Serum Enzymes in Experimental Ballistic Injury to Extremities.
Technical rept. Oct 69-Mar 71,
EDGEWOOD ARSENAL MD
Pagination or Media Count:
The activities of five serum enzymes in beagles with high-velocity gunshot extremity wounds were followed for 6 days after wounding. Creatine phosphokinase reflected the greatest sensitivity to muscle damage. Lactic dehydrogenase and serum alkaline phosphatase showed minimal increases. Debridement of wounds netted a return to normal enzyme values a day earlier than in wounds not treated. Complete debridement resulted in enzyme rises 35 to 75 less than the elevations observed in the nondebrided group. Otherwise, no difference could be recorded between the effects of partial or complete debridement upon the enzyme changes. The source of creatine phosphokinase, lactic dehydrogenase, glutamic-oxalacetic transaminase, and aldolase in the serum is the nonviable resected muscle as well as surrounding injured muscle. Secondary elevations of the activity of these enzymes are considered a result of damage to other organs or secondary damage to skeletal muscle. Author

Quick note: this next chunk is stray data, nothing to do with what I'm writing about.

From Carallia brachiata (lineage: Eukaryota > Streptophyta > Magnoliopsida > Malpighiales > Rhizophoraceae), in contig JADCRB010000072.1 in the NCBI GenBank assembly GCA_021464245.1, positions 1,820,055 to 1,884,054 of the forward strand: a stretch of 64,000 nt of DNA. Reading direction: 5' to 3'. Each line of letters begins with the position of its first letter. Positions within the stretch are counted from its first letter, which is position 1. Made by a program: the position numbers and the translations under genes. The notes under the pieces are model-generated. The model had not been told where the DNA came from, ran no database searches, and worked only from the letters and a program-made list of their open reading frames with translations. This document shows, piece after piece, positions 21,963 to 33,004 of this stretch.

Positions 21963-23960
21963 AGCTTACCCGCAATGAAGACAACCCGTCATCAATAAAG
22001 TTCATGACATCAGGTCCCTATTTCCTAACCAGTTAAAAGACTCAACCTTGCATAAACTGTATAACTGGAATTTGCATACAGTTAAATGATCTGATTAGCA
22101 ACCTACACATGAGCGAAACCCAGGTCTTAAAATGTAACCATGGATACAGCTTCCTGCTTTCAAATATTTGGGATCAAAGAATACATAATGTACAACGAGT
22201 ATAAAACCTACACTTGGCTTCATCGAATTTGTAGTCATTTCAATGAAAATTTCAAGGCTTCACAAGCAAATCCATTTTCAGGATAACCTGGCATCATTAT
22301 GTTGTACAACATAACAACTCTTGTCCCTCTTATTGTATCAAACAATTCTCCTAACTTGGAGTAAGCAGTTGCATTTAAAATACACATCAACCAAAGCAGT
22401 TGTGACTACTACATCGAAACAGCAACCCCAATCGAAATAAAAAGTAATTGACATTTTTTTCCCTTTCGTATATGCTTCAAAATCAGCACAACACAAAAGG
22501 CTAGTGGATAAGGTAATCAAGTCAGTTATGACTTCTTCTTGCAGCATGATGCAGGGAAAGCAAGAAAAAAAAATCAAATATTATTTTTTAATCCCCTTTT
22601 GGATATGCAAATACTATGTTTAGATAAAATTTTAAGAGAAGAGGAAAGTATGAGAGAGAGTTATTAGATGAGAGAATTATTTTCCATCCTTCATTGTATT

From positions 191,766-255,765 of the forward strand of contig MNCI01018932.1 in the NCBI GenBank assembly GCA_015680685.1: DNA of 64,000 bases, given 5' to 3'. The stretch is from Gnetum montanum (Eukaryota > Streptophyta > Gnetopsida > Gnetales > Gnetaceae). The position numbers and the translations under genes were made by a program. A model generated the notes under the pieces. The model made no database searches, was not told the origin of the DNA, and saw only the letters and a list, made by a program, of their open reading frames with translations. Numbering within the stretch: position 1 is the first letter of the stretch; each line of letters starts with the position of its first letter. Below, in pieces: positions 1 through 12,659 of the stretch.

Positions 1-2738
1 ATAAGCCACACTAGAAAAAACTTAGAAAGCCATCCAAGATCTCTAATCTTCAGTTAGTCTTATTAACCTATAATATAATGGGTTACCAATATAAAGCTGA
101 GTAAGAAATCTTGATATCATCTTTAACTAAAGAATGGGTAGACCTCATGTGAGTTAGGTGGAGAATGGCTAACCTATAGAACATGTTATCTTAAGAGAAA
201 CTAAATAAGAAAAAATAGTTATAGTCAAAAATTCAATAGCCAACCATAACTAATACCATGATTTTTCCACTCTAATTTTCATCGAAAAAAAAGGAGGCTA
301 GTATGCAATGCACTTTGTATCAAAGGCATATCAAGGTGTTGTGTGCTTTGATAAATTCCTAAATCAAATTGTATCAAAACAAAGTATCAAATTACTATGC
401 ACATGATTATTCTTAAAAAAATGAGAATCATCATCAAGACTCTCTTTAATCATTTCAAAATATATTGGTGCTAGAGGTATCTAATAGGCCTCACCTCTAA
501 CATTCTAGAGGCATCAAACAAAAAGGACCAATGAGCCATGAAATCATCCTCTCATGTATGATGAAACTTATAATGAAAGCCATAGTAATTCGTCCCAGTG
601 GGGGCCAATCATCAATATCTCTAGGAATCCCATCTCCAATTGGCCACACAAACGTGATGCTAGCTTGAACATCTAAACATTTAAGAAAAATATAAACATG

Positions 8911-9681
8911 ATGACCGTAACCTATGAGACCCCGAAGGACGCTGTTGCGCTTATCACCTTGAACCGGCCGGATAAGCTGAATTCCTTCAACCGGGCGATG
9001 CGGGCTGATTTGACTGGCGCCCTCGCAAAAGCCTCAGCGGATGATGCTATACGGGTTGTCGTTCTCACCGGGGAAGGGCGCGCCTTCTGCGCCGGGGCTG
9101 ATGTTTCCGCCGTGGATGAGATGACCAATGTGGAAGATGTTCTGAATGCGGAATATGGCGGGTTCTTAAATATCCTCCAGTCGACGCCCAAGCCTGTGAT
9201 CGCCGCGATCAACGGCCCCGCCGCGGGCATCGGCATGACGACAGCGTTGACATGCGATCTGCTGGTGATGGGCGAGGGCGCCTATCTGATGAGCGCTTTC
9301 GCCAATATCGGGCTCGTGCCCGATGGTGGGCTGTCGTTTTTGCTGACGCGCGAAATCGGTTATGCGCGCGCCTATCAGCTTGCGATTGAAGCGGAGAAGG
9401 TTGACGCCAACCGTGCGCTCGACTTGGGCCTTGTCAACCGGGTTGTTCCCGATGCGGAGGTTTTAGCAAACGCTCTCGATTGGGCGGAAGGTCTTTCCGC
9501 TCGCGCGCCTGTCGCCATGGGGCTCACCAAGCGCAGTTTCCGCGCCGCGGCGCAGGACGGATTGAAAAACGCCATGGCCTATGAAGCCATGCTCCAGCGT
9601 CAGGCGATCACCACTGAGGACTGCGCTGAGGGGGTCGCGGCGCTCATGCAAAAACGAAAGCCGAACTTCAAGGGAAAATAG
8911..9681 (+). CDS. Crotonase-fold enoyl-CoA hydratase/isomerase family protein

- Weapons Effects (Biological)